Human mutation

Novel KCNE3 mutation reduces repolarizing potassium current and associated with long QT syndrome.

PMID 19306396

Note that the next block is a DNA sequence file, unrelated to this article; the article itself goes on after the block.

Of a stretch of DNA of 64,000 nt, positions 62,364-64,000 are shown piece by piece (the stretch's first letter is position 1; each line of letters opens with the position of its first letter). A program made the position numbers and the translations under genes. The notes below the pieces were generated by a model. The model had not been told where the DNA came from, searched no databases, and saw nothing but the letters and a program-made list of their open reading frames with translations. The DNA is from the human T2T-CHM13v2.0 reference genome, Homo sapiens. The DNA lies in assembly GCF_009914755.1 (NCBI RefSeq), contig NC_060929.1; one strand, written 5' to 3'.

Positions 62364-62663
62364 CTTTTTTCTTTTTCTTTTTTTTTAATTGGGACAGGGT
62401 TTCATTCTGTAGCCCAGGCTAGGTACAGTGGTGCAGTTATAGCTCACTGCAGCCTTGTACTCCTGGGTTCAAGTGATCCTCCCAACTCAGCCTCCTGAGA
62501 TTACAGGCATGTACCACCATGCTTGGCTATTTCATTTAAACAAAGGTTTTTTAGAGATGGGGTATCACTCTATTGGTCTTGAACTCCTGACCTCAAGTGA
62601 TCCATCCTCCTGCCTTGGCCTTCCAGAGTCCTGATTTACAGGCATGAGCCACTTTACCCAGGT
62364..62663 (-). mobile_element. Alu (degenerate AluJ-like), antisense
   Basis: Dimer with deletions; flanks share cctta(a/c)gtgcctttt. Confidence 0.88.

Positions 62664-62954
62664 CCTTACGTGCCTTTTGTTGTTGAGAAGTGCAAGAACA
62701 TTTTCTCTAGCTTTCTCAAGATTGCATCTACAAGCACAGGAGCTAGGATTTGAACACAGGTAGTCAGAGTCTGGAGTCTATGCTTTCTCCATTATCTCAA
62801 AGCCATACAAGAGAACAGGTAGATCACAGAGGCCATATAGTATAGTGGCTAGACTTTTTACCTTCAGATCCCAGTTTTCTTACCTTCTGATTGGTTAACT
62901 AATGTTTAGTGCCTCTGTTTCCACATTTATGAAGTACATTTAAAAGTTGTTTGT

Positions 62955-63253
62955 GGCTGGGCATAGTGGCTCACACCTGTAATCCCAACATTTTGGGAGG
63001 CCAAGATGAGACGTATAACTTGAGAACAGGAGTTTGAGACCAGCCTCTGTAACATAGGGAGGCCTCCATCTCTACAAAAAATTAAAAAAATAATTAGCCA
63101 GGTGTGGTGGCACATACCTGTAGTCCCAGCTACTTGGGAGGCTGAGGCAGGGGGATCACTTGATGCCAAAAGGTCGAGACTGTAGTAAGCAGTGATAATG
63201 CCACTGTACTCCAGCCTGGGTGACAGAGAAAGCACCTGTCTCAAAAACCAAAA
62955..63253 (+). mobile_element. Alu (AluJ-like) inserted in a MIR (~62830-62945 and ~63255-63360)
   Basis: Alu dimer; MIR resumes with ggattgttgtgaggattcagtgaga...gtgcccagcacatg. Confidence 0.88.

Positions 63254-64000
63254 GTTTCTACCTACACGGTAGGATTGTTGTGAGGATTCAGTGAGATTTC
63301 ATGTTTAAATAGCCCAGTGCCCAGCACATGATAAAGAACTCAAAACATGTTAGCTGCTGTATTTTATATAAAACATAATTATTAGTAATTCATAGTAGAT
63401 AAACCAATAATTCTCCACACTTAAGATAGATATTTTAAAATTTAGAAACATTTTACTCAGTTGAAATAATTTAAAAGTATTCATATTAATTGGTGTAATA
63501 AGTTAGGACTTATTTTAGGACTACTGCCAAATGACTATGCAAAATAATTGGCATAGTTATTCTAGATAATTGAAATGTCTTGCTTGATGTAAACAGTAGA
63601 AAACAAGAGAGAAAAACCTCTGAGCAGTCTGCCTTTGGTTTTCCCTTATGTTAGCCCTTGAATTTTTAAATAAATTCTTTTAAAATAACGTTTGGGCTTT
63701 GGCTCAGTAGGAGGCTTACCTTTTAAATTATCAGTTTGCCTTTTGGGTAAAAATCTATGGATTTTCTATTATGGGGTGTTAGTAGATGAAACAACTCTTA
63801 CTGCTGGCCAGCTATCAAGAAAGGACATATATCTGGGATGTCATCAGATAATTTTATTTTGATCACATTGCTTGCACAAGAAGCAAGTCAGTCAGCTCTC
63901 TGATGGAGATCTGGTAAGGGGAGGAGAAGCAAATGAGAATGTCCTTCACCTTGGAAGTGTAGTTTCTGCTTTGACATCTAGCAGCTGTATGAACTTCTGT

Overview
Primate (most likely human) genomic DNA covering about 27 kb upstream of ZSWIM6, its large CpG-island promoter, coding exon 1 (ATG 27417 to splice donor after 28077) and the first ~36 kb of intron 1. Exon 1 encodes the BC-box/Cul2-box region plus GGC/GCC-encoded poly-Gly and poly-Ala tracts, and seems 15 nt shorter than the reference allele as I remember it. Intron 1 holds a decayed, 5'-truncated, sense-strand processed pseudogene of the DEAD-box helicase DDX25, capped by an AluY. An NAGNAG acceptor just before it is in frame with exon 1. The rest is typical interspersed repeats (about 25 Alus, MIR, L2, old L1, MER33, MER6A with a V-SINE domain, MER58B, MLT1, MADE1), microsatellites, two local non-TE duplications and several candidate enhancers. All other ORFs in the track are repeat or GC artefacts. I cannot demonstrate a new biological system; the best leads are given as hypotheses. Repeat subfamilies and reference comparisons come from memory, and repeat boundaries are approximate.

Long QT syndrome (LQTS) is an inherited disease involving mutations in the genes encoding a number of cardiac ion channels and a membrane adaptor protein. Among the genes that are responsible for LQTS, KCNE1 and KCNE2 are members of the KCNE family of genes, and function as ancillary subunits of Kv channels. The third KCNE gene, KCNE3, is expressed in cardiac myocytes and interacts with KCNQ1 to change the channel properties. However, KCNE3 has never been linked to LQTS. To investigate the association between KCNE3 and LQTS, we conducted a genetic screening of KCNE3 mutations and single nucleotide polymorphisms (SNPs) in 485 Japanese LQTS probands using DHPLC-WAVE system and direct sequencing. Consequently, we identified two KCNE3 missense mutations, located in the N- and C-terminal domains. The functional effects of these mutations were examined by heterologous expression systems using CHO cells stably expressing KCNQ1. One mutation, p.R99lambdaH was identified in a 76-year-old woman who suffered torsades de pointes (TdP) after administration of disopyramide. Another mutation, p.T4A was identified in a 16-year-old boy and 67-year-old woman. Although the boy carried another KCNH2 mutation, he was asymptomatic. On the other hand, the woman suffered from hypokalemia-induced TdP. In a series of electrophysiological analyses, the KCNQ1(Q1)+KCNE3(E3)-R99lambdaH channel significantly reduced outward current compared to Q1+E3-WT, though the current density of the Q1+E3-T4A channel displayed no statistical significance. This is the first report of KCNE3 mutations associated with LQTS. Screening for variants in the KCNE3 gene is of clinical importance for LQTS patients.